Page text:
Eick: The truth is, it’s not [that] the technology didn’t exist, but it has always been cost-prohibitive and remains cost-prohibitive, frankly, if you watch a lot of the expensive digital effects shows on broadcast networks that have five, eight, ten times our budget. I don’t know these people personally. I’m not intimately involved in their process, but I have to imagine that bureaucracy and certain traditions [about how] visual effects are produced for television remain entrenched in old thinking, because I look at shots that I know cost a lot more and took much more resources on Fox or NBC than shots we’re doing for Syfy or Machinima. I know ours are better...and that there’s a more tactical, immersive reality to our 3-D work.

If you can find an environment as we were fortunate enough to find during the earliest days of "Battlestar" where, despite some pressures and some resistance, we were able to win that fight to not be forced to go to a visual house outside, to dump out shots off on, and instead to create them in-house where we had total control of them. We were able to deliver better work as the technology advanced, as it did between "Battlestar" and "Blood & Chrome." We were able to build fewer sets and create more digitally. That’s the upside, like "Blood & Chrome"; it also lent an aesthetic distinction. It’s not just that we accomplished it differently, it’s that it looks and feels different from "Battlestar" and that makes "Blood & Chrome" feel new and unique and different for a new audience.

Q. How difficult was it to recapture the aesthetic we’re familiar with from "Battlestar Galactica?"

David Eick: Well, we were fortunate to have many of the same crew people involved in "Blood & Chrome" who were involved in "Battlestar"...We were able to bring back and re-create and, in some cases, to buy back from the fans who had bought it at the auction at the end of "Battlestar." I think in one case we had to go to some fan who had acquired parts of the Raptor so we could use it to re-create the Raptor on the set. So there were some rather unexpected ways in which some of those items came back into play for "Blood & Chrome." But it wasn’t really difficult at all. I think the bigger challenge was finding a way to, then, while armed with those familiar reminders of “Battlestar,” introduce an aesthetic that would feel different and new and not necessarily a reminder of the old show. And that was where Jonas Pate [director] and Lucas Ettlin [director of photography] and guys who were newcomers to this franchise became so invaluable.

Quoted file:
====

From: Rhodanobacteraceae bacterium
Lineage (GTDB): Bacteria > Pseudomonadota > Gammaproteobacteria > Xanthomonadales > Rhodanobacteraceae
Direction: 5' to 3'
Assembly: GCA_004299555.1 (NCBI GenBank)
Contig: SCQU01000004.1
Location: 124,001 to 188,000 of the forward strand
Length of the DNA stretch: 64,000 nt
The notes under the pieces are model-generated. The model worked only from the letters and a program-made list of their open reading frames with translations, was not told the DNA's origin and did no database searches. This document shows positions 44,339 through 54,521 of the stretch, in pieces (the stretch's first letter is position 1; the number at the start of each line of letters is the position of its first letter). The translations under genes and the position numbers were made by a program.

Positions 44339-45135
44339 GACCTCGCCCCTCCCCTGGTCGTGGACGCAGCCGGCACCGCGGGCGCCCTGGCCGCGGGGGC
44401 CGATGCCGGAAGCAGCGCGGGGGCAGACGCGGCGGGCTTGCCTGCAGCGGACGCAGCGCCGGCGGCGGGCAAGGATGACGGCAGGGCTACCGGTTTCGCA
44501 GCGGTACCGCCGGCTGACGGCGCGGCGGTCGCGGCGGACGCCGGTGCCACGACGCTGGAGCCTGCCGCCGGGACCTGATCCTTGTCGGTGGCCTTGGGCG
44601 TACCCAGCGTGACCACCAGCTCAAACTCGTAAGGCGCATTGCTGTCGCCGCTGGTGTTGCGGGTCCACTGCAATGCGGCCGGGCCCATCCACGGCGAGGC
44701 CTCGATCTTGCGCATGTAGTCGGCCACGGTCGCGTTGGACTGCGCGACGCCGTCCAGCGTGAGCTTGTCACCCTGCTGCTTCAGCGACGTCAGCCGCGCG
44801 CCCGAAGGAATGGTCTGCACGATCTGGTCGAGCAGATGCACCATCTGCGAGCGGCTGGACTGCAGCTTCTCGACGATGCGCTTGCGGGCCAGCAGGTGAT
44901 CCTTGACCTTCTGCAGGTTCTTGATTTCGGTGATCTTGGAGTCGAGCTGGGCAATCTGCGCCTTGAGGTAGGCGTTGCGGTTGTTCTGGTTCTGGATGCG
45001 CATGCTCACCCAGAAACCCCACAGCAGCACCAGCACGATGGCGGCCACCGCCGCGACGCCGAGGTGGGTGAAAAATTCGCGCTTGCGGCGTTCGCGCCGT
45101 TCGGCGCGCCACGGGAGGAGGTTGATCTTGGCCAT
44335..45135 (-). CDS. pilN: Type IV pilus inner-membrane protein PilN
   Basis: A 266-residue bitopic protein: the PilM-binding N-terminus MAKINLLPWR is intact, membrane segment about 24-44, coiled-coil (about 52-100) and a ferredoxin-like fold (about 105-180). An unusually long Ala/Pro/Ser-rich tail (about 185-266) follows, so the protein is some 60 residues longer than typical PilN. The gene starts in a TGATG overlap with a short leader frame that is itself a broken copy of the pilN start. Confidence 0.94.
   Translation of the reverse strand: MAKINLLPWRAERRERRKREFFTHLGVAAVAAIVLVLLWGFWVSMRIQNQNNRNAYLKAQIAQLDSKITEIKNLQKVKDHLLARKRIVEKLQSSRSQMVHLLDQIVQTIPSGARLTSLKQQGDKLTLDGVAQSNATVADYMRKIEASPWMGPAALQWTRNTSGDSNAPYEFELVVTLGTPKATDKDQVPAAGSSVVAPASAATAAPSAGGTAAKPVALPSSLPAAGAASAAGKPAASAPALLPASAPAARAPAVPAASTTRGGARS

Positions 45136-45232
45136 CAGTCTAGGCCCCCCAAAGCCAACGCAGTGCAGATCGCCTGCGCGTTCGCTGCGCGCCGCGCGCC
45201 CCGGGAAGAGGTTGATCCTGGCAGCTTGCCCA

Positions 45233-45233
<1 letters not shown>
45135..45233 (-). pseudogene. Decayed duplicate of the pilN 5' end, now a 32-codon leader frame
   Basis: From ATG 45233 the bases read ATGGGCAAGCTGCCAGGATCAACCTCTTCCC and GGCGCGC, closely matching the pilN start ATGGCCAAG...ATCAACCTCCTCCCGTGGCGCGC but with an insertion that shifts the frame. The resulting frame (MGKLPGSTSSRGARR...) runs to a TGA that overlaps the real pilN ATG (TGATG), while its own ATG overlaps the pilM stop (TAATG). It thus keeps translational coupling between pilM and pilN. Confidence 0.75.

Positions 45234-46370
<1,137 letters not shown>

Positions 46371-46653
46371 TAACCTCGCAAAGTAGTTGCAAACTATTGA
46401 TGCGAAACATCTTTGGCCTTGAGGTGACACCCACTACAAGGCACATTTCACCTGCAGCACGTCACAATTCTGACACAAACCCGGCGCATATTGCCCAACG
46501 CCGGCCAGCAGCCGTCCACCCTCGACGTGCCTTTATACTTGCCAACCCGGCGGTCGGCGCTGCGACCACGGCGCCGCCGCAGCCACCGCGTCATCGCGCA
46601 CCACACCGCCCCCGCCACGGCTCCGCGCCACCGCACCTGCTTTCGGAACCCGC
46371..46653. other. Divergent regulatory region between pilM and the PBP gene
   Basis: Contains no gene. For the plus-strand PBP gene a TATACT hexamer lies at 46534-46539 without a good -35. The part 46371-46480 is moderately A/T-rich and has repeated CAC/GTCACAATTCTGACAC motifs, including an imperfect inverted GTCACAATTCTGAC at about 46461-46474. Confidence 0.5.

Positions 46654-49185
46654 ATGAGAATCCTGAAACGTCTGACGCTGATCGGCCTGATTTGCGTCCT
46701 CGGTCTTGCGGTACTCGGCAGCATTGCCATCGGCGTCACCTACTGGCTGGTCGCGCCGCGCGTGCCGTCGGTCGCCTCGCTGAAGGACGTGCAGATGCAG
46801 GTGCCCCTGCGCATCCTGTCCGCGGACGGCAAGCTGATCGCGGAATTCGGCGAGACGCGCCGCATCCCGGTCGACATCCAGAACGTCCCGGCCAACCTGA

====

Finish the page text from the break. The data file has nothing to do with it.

Q. How did Luke Pasqualino get the part?

Eick: What Luke may or may not know is that he was the only one who [went for] this role who did so on tape. He was in the U.K. and he sent an email with - or his people sent an email with his audition on tape, without the benefit of our casting people to adjust the reading, and who knew what we were looking for. Usually in the casting session, where you’re bringing actors to network, you’re at a disadvantage if you’re not in the room, because people in the room are there and they’re physical and you can inter-relate with them. Anyone who’s not, you’re just watching on a screen. And we knew - me, Jonas, and Michael [Taylor, writer] - that we wanted Luke. But we also knew we were at a disadvantage because he was on tape and everyone else was in the room in person. I have to say, to the credit of the folks at SyFy Channel, Mark Stern and his team, we put the tape on after these very qualified and wonderful actors - any one of which would have been great - but none of them were as special and unique as we felt Luke as. Mark looked at the reading; I think Luke was maybe four or five sentences into it and Mark turns around and looks at us and said, 'Oh my god, we found it." It was just a huge sigh of relief that went out because we were so concerned that Luke may have been at a disadvantage because he wasn’t in the room. It’s just a testament to how precarious these things are. You never really know how it’s going to go, but we were driving home that night on the phone with Jonas saying, "I’m so relieved. I’m so relieved." "Whatever happens," I was joking with Jonas, "Whatever you do to screw this up, we know we’ve got our Adama."

You can access the first episode of "Blood & Chrome" at Machima Prime: Coming up: Eick discusses the storytelling in "Blood & Chrome," and star Luke Pasqualino weighs in.

You Should Also Read:
Interview 2: Blood & Chrome
Interview 3: Blood & Chrome

Related Articles
Editor's Picks Articles
Top Ten Articles
Previous Features
Site Map

Content copyright © 2023 by Helen Angela Lee. All rights reserved.
This content was written by Helen Angela Lee. If you wish to use this content in any manner, you need written permission. Contact Helen Angela Lee for details.